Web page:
BMC psychiatry 2018 04 1018(1) 95 doi 10.1186/s12888-018-1677-z
Depression is associated with immunological responses as reflected by altered levels of circulating cytokines. Alcohol use and trauma may modulate immune activity, and few studies have investigated these factors in depressed patients. We aimed to explore the association between circulating peripheral cytokine levels and degree of depressive symptoms, taking trauma and alcohol into account.
The study was a cross-sectional assessment of patients at admission to a specialized psychiatric center in Norway. A total of 128 patients were included. Information was gathered using the self-administered questionnaires Beck Depression Inventory-II (BDI-II) and the Alcohol Use Disorders Identification Test (AUDIT), in addition to clinical interviews recording childhood or adult life trauma. Serum levels of the cytokines Interleukin-1β (IL-1β), Interleukin-1 Receptor Antagonist (IL-1RA), Tumor Necrosis Factor-α (TNF-α) and the chemokine Monocyte Chemoattractant Protein-1 (MCP-1) were assessed. A Luminex bead-based multiplex assay was used for cytokine measurements. Patient cytokine levels were compared to those of healthy volunteers by the Mann-Whitney U test.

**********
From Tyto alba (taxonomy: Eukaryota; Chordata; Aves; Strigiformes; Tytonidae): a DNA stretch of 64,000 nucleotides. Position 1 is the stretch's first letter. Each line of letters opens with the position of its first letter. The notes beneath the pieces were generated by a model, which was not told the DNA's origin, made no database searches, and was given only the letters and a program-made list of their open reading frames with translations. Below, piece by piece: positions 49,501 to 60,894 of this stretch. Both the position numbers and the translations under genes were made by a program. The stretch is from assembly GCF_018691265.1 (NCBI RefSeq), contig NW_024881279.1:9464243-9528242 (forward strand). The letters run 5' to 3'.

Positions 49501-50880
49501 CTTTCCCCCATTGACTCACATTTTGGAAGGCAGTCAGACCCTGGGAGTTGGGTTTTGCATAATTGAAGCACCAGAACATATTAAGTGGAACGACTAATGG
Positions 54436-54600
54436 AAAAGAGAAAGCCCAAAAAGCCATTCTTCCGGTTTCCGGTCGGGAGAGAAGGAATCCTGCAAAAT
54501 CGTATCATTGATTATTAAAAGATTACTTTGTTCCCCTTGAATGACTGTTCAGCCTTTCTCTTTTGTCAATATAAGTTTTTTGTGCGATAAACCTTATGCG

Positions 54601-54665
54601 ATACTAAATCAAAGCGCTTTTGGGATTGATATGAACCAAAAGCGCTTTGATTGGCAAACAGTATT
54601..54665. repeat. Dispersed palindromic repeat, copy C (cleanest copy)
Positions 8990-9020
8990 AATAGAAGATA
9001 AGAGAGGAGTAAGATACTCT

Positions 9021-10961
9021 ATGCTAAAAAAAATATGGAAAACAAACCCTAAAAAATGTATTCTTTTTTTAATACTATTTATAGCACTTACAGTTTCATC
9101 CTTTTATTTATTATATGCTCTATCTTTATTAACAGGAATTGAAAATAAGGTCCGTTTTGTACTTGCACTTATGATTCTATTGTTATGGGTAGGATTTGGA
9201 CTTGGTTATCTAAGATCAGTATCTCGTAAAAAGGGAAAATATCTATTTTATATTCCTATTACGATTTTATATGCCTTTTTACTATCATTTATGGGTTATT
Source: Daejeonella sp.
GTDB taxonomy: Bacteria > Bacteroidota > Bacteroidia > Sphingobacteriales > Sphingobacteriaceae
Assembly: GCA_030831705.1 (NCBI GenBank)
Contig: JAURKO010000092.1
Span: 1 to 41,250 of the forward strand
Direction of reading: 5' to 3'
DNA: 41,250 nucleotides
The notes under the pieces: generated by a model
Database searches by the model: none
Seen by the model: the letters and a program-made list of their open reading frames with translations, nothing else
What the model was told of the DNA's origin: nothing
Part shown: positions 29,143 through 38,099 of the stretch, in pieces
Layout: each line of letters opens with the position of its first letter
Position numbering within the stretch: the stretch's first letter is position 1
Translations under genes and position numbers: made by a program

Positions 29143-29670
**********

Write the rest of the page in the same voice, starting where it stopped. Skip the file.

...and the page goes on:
Levels of cytokines did not differ across patients with mild, moderate and severe depression. AUDIT score was not related to cytokine levels, but to level of depression. A history of trauma was related to higher levels of IL-1RA and TNF-α (p = 0.048 and p = 0.033, respectively), especially among the severely depressed. Serum levels of MCP-1 and TNF-α were significantly higher among psychiatric patients than in healthy volunteers.
Findings indicate that depression was not related to levels of circulating cytokines among patients in treatment, but that traumatized patients had higher levels of IL-1RA and TNF-α than patients without trauma experience. The lack of relationship between cytokine level and depression was evident both in those without and with trauma.